The Committee has said that the Osmotherly rules should be amended to indicate a presumption that Ministers will agree to requests by Select Committees for agency chief executives to give evidence. As yet, we have no example of agency chiefs who have not come before a Select Committee when it has called for them to appear. We have also said that agency chief executives should give evidence to Select Committees on matters delegated to them in framework documents, and that that should be put in the Osmotherly rules. They do precisely that in practice.

The Lewis issue concerned the possible confusion between the responsibility of Ministers and that of agency chief executives. The Committee said, first, that there should be far greater clarity of roles; the role of Ministers and that of agency chiefs should be clearly defined with respect to the responsibilities in framework documents.

Secondly, we said--a number of hon. Members were responsible for this point, including some who are present and who, I hope, will speak later--that we should consider whether politically sensitive agencies should be established on a statutory basis. It is true that the ability to

12 Feb 1997 : Column 276

question Ministers about what happens in those statutory agencies would be lost, but the agency chiefs could come before and be directly accountable to Select Committees, which is what Liberal Democrats believe should apply to all agencies. What we would lose on the swings, we would gain on the roundabouts. We want the Government to consider that possibility.

I understand, and to some extent sympathise with, the Liberal Democrats' position, but it would be a tragedy if we failed to get this resolution through. The report concludes:

I want to make two short points about how the House could enforce accountability. The Committee considered a number of models, such as the Nolan model, which proposes a commissioner. We saw a possible role for the parliamentary ombudsman, but we preferred the idea of the Table Office publishing a list of the questions that had been blocked, which could be considered by a Select Committee--perhaps the Public Service Committee--to see what lessons could be learnt and whether the rules on the provision of information were being correctly applied.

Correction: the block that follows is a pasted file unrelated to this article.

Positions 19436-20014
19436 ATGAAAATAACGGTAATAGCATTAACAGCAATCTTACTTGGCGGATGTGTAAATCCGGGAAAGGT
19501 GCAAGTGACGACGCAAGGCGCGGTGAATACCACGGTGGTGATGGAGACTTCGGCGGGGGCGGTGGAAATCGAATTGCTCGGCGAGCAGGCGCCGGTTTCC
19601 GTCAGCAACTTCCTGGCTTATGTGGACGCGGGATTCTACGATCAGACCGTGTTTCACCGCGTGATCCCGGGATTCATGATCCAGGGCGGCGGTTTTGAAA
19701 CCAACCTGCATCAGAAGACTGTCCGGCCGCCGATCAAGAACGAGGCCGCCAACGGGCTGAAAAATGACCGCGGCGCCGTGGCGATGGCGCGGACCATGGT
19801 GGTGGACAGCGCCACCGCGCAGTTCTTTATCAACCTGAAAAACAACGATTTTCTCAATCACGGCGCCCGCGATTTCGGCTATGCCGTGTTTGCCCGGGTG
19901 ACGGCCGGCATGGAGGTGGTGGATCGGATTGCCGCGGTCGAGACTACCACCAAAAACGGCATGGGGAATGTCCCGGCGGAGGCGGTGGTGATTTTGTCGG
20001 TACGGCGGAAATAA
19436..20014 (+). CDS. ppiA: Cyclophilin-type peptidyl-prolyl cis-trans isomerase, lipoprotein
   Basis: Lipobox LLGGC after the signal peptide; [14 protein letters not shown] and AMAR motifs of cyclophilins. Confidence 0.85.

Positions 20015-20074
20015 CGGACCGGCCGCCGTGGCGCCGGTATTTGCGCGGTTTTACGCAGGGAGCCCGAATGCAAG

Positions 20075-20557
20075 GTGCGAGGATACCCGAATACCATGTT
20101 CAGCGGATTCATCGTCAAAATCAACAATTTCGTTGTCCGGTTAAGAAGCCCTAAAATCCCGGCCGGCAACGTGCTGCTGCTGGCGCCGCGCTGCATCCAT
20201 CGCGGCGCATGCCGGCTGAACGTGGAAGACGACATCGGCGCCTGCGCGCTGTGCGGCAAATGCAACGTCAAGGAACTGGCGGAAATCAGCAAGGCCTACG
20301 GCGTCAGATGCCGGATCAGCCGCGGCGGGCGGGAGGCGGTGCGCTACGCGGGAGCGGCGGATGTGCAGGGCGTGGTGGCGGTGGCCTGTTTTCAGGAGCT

The Committee believes that the Select Committee system should be strengthened. We must ask ourselves whether we have kept up with the revolution in government. In her evidence, Kate Jenkins referred to the Government as

Another witness talked about

    "the embarrassment of informational riches".

We receive an awful lot of information, but are we making as much sense of it as we ought?

I am glad that the Liaison Committee is examining the role of Select Committees in its end-of-term report, and I hope that, at the beginning of the next Session, it will take a longer look at that. The Liaison Committee should consider whether we have enough staff, whether there should be a closer relationship with the National Audit Office--I know that there are problems about that--and whether we should build a more proactive and positive relationship with agencies. I am sure that there are other questions that should be considered.

The Public Service Select Committee, in its very short life, has proved itself. It has considered civil service matters, but it has also had to deal with the aftermath of the Scott report and with constitutional issues. I see its future developing partly along those lines, rather like the Swedish select committee that we saw.

Mr. Hartley Booth (Finchley): I am grateful to the hon. Gentleman for giving way during his concluding sentences. In reviewing the various matters that the Committee considered last year, particularly the supervision and checking of the accountability of Ministers, would he refer to the wider ambit of the ombudsman in Sweden?

Mr. Radice: There is no doubt that the ombudsman plays a much greater role in Sweden, as indeed does the audit officer, who is an important figure, although that

12 Feb 1997 : Column 277

may not be his correct title. In Sweden, various bodies enforce non-parliamentary accountability and protect the individual. Clearly, we need to consider that as well.

In conclusion, I repeat that we must get a resolution on accountability through the House of Commons. We must show the public that proper lessons have been learnt from the Scott report, and that some good has come out of those events.

Next Section

IndexHome Page